Effects of global warming on Merseyside



Sea water

Geographers at LJMU have used mapping software to show how Liverpool, Wirral and parts of Sefton would be affected by a seven-metre rise in sea level.

Map showing areas of floodingDr Jason Kirby, subject head for Geography and Environmental Sciences, and climatologist, Dr Tom Matthews, chose to show the effects of a seven-metre rise in sea level because at the Paris climate summit in December, governments agreed to work towards a long-term goal to “hold the increase in the global average temperature to well below 2°C above pre-industrial levels and to pursue efforts to limit the temperature increase to 1.5°C. In the past, when the global temperature has been 1.5°C higher than today’s temperature, the sea level was seven meters higher.

The duo produced a map which highlights areas of Merseyside which would be under water if sea level rose by seven metres, and shows the impact at the highest astronomical tide. The light blue shows areas of flooding.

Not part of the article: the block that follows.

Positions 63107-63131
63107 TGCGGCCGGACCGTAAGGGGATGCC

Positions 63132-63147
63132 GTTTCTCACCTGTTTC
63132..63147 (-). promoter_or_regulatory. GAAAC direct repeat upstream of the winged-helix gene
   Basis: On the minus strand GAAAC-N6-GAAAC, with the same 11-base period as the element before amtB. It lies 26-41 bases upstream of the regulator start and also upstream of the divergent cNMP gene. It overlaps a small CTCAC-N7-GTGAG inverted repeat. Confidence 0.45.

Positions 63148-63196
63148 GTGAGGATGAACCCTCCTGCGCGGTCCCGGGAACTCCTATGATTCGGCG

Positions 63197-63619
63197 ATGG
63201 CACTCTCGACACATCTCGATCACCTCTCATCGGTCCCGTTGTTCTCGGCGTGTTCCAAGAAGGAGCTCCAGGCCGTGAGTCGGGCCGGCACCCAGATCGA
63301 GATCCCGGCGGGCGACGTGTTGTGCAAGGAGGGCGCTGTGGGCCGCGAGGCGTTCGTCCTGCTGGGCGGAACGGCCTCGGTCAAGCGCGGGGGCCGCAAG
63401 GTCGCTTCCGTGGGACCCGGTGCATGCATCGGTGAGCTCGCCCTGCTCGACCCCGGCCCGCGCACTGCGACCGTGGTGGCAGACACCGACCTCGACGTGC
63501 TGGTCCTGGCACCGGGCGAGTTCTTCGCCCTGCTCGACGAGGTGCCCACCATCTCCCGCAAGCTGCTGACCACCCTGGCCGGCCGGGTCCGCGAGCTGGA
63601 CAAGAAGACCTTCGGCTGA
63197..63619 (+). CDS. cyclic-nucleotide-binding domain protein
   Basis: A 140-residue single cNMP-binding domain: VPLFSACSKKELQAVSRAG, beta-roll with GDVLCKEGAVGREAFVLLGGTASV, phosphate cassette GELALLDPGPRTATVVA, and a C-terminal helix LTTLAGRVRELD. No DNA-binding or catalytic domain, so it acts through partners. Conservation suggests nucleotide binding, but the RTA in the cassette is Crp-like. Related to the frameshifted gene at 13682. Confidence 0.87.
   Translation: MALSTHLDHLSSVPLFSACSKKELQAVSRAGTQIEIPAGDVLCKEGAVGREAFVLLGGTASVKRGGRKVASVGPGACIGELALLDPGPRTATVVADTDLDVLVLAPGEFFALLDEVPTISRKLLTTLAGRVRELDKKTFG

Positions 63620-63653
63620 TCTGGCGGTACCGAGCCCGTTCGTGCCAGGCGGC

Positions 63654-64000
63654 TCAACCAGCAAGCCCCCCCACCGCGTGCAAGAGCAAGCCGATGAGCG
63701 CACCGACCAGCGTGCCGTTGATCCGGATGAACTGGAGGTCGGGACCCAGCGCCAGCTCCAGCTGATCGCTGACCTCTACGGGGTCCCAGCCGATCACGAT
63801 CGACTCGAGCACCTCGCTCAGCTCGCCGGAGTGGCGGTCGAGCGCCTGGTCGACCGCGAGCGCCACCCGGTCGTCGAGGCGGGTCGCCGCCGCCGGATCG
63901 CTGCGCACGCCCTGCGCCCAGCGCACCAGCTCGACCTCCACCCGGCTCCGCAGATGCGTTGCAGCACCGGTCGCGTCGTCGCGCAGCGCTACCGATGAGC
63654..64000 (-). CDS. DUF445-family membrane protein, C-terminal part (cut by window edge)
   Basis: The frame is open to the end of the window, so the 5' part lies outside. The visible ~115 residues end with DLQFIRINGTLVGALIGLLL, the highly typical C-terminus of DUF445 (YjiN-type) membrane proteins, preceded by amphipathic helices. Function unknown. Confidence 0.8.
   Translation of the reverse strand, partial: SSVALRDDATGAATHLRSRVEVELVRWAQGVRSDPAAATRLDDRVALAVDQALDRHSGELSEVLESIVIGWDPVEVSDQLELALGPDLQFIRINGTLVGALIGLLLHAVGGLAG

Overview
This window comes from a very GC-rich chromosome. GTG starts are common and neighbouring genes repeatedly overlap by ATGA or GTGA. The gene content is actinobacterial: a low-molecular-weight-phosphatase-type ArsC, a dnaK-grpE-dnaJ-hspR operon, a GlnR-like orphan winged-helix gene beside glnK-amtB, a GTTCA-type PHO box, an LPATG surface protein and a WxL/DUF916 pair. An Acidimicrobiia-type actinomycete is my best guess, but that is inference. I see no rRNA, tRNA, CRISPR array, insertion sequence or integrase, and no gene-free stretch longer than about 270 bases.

Dr Kirby said: “The Strand really is the most vulnerable part of Liverpool. There would also be water around Castle Street, through to Derby Square, Liverpool One and John Lewis, where the Old Dock was. Albert Dock would be completely inundated in this scenario. The water depth would change because of the tide, so at some low tides it would be dry, but as the tide comes in it would be potentially quite deep water.”

In Wirral, Wallasey would effectively become an island, while Hoylake and lower-lying parts of West Kirby would also be affected. The River Birket, a tributary which runs mainly through Leasowe and Moreton , would also overflow and there would be flooding in parts of Birkenhead.

Even in parts of Merseyside where there is higher ground, Dr Kirby said the impact of more water could cause problems if the drainage system was unable to cope.

Read the full story, covered by the Liverpool Echo, online



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